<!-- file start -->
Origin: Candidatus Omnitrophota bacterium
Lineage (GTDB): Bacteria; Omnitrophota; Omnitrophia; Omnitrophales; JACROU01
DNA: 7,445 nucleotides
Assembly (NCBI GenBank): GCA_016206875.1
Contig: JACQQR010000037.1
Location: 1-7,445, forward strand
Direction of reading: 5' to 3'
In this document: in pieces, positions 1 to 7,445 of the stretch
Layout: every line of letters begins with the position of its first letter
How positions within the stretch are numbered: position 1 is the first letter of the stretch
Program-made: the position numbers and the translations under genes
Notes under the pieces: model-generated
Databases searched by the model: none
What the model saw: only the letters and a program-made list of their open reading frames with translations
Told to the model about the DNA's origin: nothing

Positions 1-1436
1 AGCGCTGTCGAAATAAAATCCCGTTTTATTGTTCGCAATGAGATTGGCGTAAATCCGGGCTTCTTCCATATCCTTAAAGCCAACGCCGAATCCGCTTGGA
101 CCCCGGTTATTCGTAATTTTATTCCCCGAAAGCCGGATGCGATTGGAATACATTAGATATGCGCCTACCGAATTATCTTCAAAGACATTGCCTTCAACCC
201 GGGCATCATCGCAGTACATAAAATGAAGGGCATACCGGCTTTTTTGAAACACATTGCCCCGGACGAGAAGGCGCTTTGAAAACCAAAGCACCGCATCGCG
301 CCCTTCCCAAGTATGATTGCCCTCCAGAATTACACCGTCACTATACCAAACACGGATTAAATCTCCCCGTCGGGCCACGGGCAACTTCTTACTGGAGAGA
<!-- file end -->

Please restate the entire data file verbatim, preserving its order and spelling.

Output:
Origin: Candidatus Omnitrophota bacterium
Lineage (GTDB): Bacteria; Omnitrophota; Omnitrophia; Omnitrophales; JACROU01
DNA: 7,445 nucleotides
Assembly (NCBI GenBank): GCA_016206875.1
Contig: JACQQR010000037.1
Location: 1-7,445, forward strand
Direction of reading: 5' to 3'
In this document: in pieces, positions 1 to 7,445 of the stretch
Layout: every line of letters begins with the position of its first letter
How positions within the stretch are numbered: position 1 is the first letter of the stretch
Program-made: the position numbers and the translations under genes
Notes under the pieces: model-generated
Databases searched by the model: none
What the model saw: only the letters and a program-made list of their open reading frames with translations
Told to the model about the DNA's origin: nothing

Positions 1-1436
1 AGCGCTGTCGAAATAAAATCCCGTTTTATTGTTCGCAATGAGATTGGCGTAAATCCGGGCTTCTTCCATATCCTTAAAGCCAACGCCGAATCCGCTTGGA
101 CCCCGGTTATTCGTAATTTTATTCCCCGAAAGCCGGATGCGATTGGAATACATTAGATATGCGCCTACCGAATTATCTTCAAAGACATTGCCTTCAACCC
201 GGGCATCATCGCAGTACATAAAATGAAGGGCATACCGGCTTTTTTGAAACACATTGCCCCGGACGAGAAGGCGCTTTGAAAACCAAAGCACCGCATCGCG
301 CCCTTCCCAAGTATGATTGCCCTCCAGAATTACACCGTCACTATACCAAACACGGATTAAATCTCCCCGTCGGGCCACGGGCAACTTCTTACTGGAGAGA